Pitti Uomo, Day 2: The Numbers Game
The trade-fair tale is often best told by the numbers: This year, Pitti Uomo has 765 exhibitors showing a total of 936 brands over 59,000 square meters. What possible sense can you hope to make of that in the mere hours you have, wandering with increasing aimlessness down avenue after avenue of immaculately made men’s clothing and accessories? Certain trends impress with their omnipresence. Winter 2010 is clearly all about duffel coats, heavy hiking-influenced footwear, and a strengthened Japanese presence. I was particularly taken with the label Anachronorm, which fetishizes American workwear like boiler suits with all the lovingly accurate detail we expect from the Japanese. (Here’s one from Fall 2009, left.)
Otherwise, it was down to eye-catching oddities, like the taxicab yellow luggage Erdem has designed for Globe-Trotter, below (it’s lined in a baroque black and white floral print). Or the video Ruth Hogben—who has made films for McQueen and Pugh—produced for Siviglia. Projected inside a huge mirrored globe, it took on a trippy, kaleidoscopic quality, giving ordinary items of clothing an eerie, spectral quality. (You can see the video at www.sivigliastyle.com.)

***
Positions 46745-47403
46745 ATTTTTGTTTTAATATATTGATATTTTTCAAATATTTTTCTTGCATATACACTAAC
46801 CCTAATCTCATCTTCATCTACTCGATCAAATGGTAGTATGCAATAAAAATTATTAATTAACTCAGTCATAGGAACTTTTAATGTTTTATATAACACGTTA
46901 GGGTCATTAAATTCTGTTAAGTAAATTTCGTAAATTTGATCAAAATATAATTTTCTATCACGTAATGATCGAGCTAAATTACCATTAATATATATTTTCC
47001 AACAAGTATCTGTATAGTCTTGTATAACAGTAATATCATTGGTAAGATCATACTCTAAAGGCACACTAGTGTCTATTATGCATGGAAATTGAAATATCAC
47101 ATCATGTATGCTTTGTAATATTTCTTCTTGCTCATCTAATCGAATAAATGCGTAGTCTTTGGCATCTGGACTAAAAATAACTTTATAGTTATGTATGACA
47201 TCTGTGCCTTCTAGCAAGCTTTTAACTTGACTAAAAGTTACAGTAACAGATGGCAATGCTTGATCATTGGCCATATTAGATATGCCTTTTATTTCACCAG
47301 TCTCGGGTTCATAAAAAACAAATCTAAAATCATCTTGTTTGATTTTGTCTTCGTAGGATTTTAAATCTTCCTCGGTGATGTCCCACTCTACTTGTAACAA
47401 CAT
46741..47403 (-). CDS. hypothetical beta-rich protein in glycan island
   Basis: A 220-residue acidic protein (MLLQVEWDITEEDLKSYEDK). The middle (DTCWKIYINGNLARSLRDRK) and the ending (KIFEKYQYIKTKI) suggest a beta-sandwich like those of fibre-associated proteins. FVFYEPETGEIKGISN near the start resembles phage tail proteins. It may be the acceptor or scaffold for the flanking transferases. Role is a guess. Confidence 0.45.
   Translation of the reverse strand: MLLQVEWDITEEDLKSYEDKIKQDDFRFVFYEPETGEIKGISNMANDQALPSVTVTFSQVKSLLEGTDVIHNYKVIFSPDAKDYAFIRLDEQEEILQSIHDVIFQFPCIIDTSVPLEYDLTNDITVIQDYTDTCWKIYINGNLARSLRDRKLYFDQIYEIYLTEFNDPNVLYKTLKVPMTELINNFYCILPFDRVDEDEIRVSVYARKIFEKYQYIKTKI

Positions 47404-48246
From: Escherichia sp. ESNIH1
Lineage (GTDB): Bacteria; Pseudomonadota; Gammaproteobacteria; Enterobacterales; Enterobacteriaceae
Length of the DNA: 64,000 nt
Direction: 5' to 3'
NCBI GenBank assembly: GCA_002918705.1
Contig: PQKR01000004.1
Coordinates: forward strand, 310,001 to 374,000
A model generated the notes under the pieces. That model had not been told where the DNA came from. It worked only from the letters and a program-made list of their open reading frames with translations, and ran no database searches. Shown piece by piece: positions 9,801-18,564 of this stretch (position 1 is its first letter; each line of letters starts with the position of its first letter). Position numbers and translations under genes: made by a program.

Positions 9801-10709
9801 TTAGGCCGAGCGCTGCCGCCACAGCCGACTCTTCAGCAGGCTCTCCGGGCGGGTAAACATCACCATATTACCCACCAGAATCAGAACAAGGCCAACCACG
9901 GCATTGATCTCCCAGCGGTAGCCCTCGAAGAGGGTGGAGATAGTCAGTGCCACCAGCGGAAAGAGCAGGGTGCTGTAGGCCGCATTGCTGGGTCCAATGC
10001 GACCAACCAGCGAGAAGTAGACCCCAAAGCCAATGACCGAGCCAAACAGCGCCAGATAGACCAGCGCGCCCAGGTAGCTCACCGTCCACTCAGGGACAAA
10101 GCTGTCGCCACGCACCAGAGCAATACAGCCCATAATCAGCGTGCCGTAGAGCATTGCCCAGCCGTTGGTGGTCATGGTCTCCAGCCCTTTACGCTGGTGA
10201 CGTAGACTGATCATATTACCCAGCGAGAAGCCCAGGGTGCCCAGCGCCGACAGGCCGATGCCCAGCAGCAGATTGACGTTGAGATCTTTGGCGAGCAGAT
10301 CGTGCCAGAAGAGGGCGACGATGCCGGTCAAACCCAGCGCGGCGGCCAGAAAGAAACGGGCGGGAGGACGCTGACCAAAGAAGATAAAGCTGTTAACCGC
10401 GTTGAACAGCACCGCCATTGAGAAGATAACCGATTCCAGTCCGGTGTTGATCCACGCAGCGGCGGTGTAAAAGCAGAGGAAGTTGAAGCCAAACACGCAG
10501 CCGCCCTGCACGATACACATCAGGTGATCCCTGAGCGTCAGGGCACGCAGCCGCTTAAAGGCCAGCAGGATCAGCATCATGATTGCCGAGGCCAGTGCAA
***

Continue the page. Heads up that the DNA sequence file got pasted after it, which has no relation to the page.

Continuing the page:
Creative collaborations were a keynote. Ron Arad dressed the sculpture in Pitti’s courtyard in Notify jeans, loaning even cold, hard stone the kind of curves that have turned Notify into a connoisseur’s cult. He also produced a film to go with the installation. “An homage to the machine,” Notify owner Maurice Ohayon called it, though he was quick to point out that everything will be made by hand in his label’s new atelier in Milan. Arad is designing that, too, and if Ohayon’s iPhone images aren’t lying, it will be a gobsmacking piece of starchitecture.
Here’s some smart teamwork: One of Jack Purcell’s 75th anniversary styles is a high-top called Woolrich. It’s made from the navy wool that company uses in its peacoats. That other smart team, Viktor & Rolf, was also in Florence for Pitti, dressing the windows at Luisa via Roma with signature surrealist flourishes like bobbing bowler hats (below). Parked outside the boutique was a bright red SLS AMG, a new Mercedes model that looked equally surreal in its antique Tuscan context. (Nick Knight and Gareth Pugh collaborated on the SLS ad campaign—that speaks volumes.) The car was there to promote a sneaker specially commissioned from handmade shoe specialists Santoni. Giuseppe Santoni ended the day with a dinner for 20 in the wine cellar of the Osteria Tornabuoni. This time, the tale told by the numbers was one too many glasses of good red wine.